The Bleak Economics Of Parenting

In low-wage Indonesia, the opportunity cost of parenting is relatively low. 

Photo by MOHD RASFAN/AFP/Getty Images

Dana Goldstein explores a number of approaches schools are using to try to intervene in the parent-child relations and concludes that “this kind of work is time-consuming and sometimes expensive, but it isn’t at all self-evident that schools are helpless in the face of ‘bad’ parenting practices.”

Something this reminds me of is that if having schools act as substitute parents is expensive, that’s because parenting itself is expensive. Family life is subject to a vicious economic conundrum known as Baumol’s cost disease. Economy-wide wages are linked to economy-wide productivity. That means that over time sectors of the economy that don’t feature productivity gains will see rapidly rising costs. One example frequently used to illustrate the point is live music. By definition, a live violin performer can’t really use technology to improve his productivity. But everyone else can. Consequently, in inflation-adjusted terms the price of live violin performances is much higher in 2011 than it was in the much poorer world of 1911. People often observe that the education sector of the economy tends to suffer from this problem, though increasingly there’s optimism in some quarters that online learning will in fact create technology-linked productivity gains.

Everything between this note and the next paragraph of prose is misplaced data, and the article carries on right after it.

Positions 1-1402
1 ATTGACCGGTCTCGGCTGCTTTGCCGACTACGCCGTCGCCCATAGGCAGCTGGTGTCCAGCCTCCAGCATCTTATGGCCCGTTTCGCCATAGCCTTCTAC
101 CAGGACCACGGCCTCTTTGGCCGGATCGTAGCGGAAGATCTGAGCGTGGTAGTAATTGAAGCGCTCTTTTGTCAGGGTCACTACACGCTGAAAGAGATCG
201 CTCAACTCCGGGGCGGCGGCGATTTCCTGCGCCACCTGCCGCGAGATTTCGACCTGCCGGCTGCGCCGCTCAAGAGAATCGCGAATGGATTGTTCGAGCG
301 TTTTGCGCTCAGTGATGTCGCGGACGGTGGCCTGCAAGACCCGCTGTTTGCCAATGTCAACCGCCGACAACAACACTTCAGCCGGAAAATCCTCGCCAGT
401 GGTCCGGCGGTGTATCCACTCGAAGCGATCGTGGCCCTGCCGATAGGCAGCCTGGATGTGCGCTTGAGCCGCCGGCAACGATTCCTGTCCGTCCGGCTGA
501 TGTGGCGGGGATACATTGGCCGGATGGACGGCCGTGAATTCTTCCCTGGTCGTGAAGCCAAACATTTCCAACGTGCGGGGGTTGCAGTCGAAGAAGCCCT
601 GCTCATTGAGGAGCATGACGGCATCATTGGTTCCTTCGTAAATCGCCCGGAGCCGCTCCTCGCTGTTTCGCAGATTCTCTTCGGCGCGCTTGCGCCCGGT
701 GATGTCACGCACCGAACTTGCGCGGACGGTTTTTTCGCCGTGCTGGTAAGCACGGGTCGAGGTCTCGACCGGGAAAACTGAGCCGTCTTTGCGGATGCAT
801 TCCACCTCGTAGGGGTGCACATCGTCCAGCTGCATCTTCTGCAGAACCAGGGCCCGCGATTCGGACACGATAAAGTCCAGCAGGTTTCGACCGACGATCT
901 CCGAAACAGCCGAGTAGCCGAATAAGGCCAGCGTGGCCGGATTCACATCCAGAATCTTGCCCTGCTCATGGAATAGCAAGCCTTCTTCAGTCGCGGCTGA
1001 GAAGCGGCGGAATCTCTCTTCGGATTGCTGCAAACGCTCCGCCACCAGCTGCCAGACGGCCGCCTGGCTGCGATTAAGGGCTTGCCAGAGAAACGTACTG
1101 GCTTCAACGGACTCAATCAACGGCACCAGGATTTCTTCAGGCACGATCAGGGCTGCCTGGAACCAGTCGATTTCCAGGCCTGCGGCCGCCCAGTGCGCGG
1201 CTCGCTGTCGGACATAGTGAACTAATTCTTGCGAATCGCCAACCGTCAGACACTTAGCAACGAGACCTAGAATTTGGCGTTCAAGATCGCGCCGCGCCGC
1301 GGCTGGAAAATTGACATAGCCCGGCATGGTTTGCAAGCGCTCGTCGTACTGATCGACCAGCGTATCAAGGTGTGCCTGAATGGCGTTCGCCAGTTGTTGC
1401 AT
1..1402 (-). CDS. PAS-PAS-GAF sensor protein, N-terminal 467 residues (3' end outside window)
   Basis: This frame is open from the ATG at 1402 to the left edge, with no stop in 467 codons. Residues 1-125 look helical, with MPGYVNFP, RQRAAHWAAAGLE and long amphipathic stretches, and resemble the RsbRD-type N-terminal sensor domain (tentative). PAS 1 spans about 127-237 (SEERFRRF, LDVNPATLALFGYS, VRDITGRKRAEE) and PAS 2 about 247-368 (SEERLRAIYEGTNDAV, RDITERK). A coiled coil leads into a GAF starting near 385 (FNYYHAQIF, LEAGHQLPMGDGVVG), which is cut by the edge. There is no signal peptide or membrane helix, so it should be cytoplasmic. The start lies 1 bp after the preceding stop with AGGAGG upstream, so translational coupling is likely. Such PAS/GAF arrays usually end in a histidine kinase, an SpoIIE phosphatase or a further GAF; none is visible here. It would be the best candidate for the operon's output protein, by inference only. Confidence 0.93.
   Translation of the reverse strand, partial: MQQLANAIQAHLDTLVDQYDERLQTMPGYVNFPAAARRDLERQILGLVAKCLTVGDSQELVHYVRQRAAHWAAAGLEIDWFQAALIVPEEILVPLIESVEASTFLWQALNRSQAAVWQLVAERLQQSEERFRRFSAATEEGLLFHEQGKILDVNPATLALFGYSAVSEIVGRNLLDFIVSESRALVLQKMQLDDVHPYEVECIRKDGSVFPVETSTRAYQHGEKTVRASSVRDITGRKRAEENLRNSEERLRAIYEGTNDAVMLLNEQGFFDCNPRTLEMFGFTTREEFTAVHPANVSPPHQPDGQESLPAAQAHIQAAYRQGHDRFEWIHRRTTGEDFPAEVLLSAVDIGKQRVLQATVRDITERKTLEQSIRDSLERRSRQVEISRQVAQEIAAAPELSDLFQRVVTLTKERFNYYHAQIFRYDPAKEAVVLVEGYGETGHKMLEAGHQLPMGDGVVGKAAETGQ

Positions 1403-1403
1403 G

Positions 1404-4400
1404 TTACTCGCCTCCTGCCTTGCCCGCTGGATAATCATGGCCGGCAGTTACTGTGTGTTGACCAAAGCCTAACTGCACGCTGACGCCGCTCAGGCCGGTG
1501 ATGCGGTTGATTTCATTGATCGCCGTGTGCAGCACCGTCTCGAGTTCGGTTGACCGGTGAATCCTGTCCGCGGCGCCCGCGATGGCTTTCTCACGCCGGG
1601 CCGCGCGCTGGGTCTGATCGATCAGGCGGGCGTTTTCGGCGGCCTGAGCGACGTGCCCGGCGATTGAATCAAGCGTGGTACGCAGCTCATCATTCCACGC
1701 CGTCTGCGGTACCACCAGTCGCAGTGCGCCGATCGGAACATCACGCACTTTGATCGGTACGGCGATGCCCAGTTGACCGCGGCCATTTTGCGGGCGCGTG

But think about what parents do! Child-rearing is basically stick stuck in a kind of dark ages of artisanal production, but as market wages have risen the opportunity cost of this extremely labor intensive line of work has steadily increased. The implication is that societies that want to continue existing in the future are increasingly going to have to find ways to subsidize parental investment in the next generation.